Edgar Illas | Faculty
Director of Catalan
Assistant Professor, Department of Spanish and Portuguese
Office: Ballantine Hall 875
Ph.D., 2007, Duke University
B.A., 1999, Universitat AutÚnoma de Barcelona
- Contemporary Catalan and Spanish Culture
- Theories of Architecture
- Post-Marxism and Deconstruction
- Thinking Barcelona. Ideologies of a Global City. Liverpool University Press, 2012.
"2013 North American Catalan Society Prize for Outstanding Work in Catalan Studies."
- "The Procrustean Bed of Class Struggle." Décalages 1.3 (2013) (http://scholar.oxy.edu/decalages/vol1/iss3/2)
- “Eugenio Trías’s Reading of Joan Maragall: from Civil Catalunya-ciutat to Postcivil Catalunya-estat.” Journal of Spanish Cultural Studies 13.4 (2012): 323-38.
- “Pleasure against Ideology in Gabriel Ferrater.” Hispanic Review 80.3 (2012): 467-84.
- “Sketches of Contemporary Labor.” Discourse. Journal for Theoretical Studies in Media and Culture 33.1 (2011): 55-74.
- "On Universalist Particularism: the Catalans and the Jews." Journal of Spanish Cultural Studies. 12.1 (2011): 77-94.
- "Liberalisme i independentisme, o l'esperit treballador català." Catalan Review 24 (2010): 387-400.
- "The Great Novel of Barcelona." The Colorado Review of Hispanic Studies 6 (2008): 167-82.
- “Short Stories against Barcelona’s Urban Transformation.” Transtext(e)s Transcultures. Journal of Global Cultural Studies 3 (2007): 84-97. (http://transtexts.revues.org/142)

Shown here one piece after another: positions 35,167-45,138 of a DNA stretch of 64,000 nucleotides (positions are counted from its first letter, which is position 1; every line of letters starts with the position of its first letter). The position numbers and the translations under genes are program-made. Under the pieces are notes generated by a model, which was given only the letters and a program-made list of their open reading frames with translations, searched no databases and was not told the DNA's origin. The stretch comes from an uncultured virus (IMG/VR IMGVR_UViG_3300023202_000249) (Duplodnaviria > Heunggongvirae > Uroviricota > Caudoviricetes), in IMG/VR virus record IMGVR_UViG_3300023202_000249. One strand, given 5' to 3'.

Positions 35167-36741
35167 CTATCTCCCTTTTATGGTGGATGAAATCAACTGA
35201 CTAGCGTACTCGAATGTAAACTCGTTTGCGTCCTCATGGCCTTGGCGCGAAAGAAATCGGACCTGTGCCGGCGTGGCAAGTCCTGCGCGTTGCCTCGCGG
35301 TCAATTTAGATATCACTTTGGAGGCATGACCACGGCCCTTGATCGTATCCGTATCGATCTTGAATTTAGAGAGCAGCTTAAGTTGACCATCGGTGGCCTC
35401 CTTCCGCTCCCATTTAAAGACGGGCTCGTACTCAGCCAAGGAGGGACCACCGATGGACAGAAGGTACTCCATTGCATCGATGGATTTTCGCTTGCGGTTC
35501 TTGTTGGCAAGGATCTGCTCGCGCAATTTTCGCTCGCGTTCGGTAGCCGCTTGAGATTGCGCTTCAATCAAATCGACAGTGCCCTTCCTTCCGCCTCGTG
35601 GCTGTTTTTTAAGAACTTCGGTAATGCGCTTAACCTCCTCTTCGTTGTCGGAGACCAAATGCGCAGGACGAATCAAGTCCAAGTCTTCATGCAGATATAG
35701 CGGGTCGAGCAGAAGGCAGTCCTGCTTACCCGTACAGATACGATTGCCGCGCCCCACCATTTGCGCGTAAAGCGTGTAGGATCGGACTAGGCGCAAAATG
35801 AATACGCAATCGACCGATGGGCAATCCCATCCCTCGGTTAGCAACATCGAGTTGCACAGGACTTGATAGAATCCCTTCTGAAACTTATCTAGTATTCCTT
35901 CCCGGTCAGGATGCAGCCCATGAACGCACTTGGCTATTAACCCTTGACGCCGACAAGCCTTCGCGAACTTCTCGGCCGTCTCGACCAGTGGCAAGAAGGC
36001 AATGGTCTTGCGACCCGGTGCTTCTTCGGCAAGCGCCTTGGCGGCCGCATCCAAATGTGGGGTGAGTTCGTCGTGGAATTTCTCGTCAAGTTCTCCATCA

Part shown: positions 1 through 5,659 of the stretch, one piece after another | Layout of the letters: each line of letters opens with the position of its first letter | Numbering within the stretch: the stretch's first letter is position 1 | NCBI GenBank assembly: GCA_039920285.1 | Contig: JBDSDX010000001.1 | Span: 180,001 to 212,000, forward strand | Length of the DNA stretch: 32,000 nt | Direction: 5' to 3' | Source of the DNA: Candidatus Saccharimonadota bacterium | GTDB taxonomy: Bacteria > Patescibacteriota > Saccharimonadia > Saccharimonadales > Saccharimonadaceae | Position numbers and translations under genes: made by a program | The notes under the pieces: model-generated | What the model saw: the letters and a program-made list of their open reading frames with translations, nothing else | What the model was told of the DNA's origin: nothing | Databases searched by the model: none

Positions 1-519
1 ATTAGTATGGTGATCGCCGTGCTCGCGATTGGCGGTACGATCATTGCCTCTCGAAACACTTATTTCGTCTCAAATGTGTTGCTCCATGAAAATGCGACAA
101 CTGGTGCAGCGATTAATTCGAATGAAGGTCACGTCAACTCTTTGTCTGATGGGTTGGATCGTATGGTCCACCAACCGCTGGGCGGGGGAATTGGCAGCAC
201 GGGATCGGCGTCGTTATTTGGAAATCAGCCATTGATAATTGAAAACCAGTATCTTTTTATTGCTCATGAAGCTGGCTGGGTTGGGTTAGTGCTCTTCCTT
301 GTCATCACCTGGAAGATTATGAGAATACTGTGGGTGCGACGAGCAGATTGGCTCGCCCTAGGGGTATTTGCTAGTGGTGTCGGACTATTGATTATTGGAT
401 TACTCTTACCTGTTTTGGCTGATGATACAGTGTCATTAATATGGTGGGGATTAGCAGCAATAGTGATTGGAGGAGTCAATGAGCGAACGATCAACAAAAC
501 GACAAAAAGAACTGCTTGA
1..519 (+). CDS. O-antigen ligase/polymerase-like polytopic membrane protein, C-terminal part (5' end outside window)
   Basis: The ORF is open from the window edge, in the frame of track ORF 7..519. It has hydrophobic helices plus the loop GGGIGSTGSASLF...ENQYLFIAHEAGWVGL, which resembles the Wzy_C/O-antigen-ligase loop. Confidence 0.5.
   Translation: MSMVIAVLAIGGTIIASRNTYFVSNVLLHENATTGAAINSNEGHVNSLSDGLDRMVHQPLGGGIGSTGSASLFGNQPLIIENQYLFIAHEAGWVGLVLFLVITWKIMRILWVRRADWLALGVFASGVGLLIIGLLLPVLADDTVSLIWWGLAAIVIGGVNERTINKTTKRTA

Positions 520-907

- “Visca la mort del català! Una proposta modesta per a les llengües minoritàries.” Dissidences. Hispanic Journal of Theory and Criticism. On line. Internet: 15/09/05 (http://www.dissidences.org/MortDelCatala.html).
- “Marià Vayreda: el carlisme reciclat i l’inconscient català.” El Contemporani13 (2004): 27-32. (Spanish version: “Marià Vayreda: el carlismo reciclado y el inconsciente catalán.” Res publica. Revista de filosofía política 13-14 (2004): 87-96.)
- "Sandpaper Liquids." (short story) Trans. J.M. Sobrer. Web. October 9, 2013. (http://frankmattermag.com/2013/10/09/sandpaper-liquids-story-by-edgar-illas-translation-from-the-catalan-by-j-m-sobrer/)
- El gel de bany sobre l’esponja (novel) Barcelona: Columna, 2003. Literary Prize Finalist, “La primera columna.
Honors and Awards
- New Frontiers in the Arts and Humanities, Office of the Vice Provost for Research, Indiana University (2012)
- Emergency Grant-in-Aid, Indiana University (2012)
- Travel Research Grant, College of Arts & Humanities Institute, Indiana University (2011).
- Summer Curriculum Development Grant, West European Studies, Indiana University (2010).
- West European Studies Conference Travel Grant (2010, 2011, 2012).
- Bass Instructorship, Graduate School, Duke University (2006-07).
- “Premi Extraordinari,” 1st in Class of 1999, Universitat Autònoma de Barcelona
Current Research Projects